Let us Deep Dive into the difference between therapy and spiritual healing or coaching.
I was immediately sucked into the series Deep Dive, as I am into all things regarding spiritual healing and cults. I reflected throughout the series on the practices by the spiritual healer in the series and how she used therapy like exercises, but took them a bit too far (in my opinion).
A big pushback that I have with this particular person is that she often shares that psychology, as a whole, is too afraid to address real issues. Issues such as suicide, sexual trauma, loneliness. Yet- I think about the sessions with my own clients and how much we address these issues head on. So why go to a therapist instead of a self help guru?
We have training and ethical guidelines.
Someone is holding us accountable.
We have continuous trainings.
I want to clear this up- as someone that uses coaching techniques and even wants to step into that field, I am not against the field of coaching and just general learning from those that have figured things out. That is great, as I am a human that deeply feels we all learn from one another and our experiences can assist in growth for others. I also am all for holistic healing, and if spirituality is important and seeking a healer, why not have both?
Suicide is a big topic when it comes to spiritual healers and self help gurus. I have heard so many clips (I listen to podcasts for at least two hours a day, so feel free to judge) of these speakers discussing suicide and pushing yourself to death. From telling you to imagine death, to telling followers they can just reset, to pushing people into feeling weak if they leave a sweat lodge too early- we have to ask, are these people really helping?
I work with suicide- often, without even having to consider hospitalization. We talk about the why, we talk about the loneliness and negative self talk, and then we make plans to keep us safe while remaining autonomous. Do therapists have clients that die by suicide? Absolutely, that happens. We also know the risks and make sure that we work to assist in every way possible without pushing a client outside of their window of tolerance. I have never been afraid to talk about suicide in my sessions, and watching a “healer” say that she cannot have a person die by suicide because of the bad press brings me sadness and anger. I have watched the blame be placed on therapists, and yet, I have never thought when helping a person- this could be bad press. I sit with the person and do my best to help them find a small amount of hope, future, person to live for.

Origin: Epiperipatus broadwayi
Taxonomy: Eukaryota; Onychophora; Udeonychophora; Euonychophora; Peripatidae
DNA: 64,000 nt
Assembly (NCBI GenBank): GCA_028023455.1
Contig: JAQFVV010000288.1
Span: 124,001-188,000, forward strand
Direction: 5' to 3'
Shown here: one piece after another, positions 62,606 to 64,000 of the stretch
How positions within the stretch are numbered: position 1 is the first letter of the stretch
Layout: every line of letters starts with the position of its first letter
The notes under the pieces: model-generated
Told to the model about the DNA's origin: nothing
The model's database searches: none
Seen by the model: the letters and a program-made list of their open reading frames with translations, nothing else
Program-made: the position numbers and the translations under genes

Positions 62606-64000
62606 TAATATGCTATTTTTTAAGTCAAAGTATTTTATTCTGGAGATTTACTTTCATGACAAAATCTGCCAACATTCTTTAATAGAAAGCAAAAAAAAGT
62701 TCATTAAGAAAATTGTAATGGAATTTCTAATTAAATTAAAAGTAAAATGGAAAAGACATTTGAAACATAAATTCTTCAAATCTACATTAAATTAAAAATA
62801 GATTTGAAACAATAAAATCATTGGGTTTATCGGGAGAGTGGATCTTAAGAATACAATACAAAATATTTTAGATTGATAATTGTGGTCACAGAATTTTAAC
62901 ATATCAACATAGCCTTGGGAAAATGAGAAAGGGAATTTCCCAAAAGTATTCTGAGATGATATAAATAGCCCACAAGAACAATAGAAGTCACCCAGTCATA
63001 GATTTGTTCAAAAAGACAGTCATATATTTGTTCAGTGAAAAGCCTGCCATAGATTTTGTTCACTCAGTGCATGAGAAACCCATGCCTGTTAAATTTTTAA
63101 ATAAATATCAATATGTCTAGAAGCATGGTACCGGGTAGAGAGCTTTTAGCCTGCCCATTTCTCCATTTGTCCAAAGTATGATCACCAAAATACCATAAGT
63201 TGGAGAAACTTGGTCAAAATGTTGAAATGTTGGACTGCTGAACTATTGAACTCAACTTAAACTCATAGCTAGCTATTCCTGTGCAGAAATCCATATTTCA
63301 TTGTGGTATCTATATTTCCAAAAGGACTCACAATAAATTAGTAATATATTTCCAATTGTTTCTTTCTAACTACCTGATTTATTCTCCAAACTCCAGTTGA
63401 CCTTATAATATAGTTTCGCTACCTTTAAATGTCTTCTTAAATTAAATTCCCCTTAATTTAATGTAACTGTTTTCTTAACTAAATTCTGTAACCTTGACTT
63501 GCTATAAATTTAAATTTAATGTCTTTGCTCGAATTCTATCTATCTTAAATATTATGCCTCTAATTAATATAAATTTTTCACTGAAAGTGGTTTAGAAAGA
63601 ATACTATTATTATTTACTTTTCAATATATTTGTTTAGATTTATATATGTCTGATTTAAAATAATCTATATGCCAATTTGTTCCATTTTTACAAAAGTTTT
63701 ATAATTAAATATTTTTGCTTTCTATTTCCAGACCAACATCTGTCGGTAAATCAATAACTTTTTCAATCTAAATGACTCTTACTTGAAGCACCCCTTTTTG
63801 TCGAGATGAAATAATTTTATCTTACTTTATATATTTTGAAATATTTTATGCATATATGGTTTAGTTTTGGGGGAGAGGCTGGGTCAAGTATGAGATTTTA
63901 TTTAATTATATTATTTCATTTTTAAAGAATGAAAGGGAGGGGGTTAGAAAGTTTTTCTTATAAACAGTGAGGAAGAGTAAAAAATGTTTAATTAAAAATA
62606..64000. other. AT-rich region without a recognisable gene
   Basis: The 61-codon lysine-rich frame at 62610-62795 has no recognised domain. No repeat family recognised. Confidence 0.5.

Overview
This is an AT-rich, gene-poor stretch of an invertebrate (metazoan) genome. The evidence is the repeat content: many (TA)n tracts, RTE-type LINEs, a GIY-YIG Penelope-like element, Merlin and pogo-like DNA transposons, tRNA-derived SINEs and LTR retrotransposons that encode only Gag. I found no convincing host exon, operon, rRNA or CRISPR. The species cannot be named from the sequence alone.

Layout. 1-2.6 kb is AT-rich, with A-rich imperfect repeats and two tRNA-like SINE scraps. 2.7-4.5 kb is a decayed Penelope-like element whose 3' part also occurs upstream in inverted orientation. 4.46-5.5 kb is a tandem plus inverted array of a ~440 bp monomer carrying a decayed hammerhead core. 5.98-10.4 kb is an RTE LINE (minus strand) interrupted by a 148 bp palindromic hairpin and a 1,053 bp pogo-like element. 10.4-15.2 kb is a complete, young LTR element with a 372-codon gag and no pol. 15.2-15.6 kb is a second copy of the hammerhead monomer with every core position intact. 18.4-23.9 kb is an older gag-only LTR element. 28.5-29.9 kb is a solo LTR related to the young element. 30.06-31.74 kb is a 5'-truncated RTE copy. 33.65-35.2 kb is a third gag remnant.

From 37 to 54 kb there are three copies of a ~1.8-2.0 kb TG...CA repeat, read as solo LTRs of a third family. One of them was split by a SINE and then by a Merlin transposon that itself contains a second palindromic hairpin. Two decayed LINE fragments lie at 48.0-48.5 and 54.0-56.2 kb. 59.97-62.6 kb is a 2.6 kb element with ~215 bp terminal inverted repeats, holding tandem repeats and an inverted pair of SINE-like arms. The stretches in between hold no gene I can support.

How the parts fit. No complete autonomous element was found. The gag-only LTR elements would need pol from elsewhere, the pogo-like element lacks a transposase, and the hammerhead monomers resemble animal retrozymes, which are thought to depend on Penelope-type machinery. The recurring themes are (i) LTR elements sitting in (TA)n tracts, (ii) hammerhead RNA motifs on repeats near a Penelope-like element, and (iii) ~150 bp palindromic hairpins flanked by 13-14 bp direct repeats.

This is just one example of many when it comes to subject matters that a therapist may be a better option.
Trauma is another one.
I have found through many teachings that being trauma informed and being a guru, spiritual healer, self help leader, or coach is not apparent. Where is the line when pushing someone? Where is the line when suggesting memories? I have to agree, our mental health system is not where it needs to be. Frankly, we are underpaid and overworked (even those of us in private practice often find ourselves not making our targets due to waived fees, reduced rates, and pro bono). Insurance is making it harder on providers and many of us simply cannot afford to take insurance due to late payouts, clawbacks, and too many audits. I also know that many times, the alternative is just as expensive as therapy. I wish there was a better system, better pay, more informed clinicians, more open and affirming clinicians, and better processes to get in quickly.
There is such a big place for spiritual healers, gurus, and coaches. I simply ask for us to consider if the issues we need help with should also be pondered with someone that is licensed and practices under a code of ethics, a board, and a community. For many, having multiple outlets of these supports that are all working together would be a great, beneficial experience. Ponder if a spiritual healer or self help guru puts down the work of trained professionals without seeking to work with them, and question a therapist that is fully blocked to the idea of their clients experiencing healing from all elements of life.
Let us all aim for holistic healing